Learning when and how to make the best use of your Pikmins' skills and traits is the essence of the game. You can control up to 100 Pikmin at a time while figuring out which Pikmin are best suited for a particular task. Some are better fighters, while others can survive in water or handle explosive bomb rocks. However, even the best Pikmin herder will have to sacrifice a few of the plant-headed beasts for the greater good. It's the making of new strategies to minimize losses that makes Pikmin challenging and fun.
For a first-generation GameCube title, the graphics, sound, and music are fantastic and show an awesome amount of detail. Though it's no Pokémon, this game should appeal to wide-eyed younger gamers as well as seasoned vets. The controls are intuitive and feel perfect for the standard GameCube controller. However, learning to position the camera can be a tad frustrating during some of the more tense moments, as it has only a few magnification levels and needs constant adjustment.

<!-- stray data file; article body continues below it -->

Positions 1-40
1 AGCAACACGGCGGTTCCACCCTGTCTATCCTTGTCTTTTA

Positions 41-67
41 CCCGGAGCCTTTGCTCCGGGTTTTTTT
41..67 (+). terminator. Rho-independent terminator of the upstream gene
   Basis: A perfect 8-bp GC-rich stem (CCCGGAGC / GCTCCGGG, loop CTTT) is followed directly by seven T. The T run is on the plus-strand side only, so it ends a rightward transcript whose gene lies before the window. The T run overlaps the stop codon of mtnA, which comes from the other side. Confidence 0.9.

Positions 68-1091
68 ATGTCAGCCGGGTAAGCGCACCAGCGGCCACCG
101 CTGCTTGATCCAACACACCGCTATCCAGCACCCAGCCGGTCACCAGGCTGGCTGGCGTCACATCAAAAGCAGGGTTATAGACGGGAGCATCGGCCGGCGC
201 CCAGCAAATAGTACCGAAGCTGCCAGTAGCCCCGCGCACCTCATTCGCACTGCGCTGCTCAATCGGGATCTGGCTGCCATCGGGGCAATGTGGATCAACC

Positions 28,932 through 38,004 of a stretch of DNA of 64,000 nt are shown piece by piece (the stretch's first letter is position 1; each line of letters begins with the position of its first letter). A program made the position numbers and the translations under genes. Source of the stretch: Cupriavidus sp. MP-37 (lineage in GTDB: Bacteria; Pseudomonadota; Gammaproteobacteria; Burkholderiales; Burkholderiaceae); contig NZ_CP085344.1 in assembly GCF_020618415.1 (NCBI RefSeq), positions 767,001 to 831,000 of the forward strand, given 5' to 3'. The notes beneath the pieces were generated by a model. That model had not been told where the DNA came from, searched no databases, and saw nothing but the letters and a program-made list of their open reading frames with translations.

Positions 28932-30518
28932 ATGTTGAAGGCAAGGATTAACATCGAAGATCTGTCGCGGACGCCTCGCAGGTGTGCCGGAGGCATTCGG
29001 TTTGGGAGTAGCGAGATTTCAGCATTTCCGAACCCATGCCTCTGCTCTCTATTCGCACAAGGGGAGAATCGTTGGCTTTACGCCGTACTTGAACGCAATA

The biggest obstacle Olimar faces is time. He has only 30 days (each day is about 15 minutes in real time) in which to find the necessary parts. While this keeps the pace of the game up, some may find such limits somewhat frustrating, as it means there will be a lot of repetition and rethinking of strategy. It also means that diligent gamers may find Pikmin a rather short game.
At the end of your gaming day, Pikmin is one of the best games on the GameCube. --Mark Brooks
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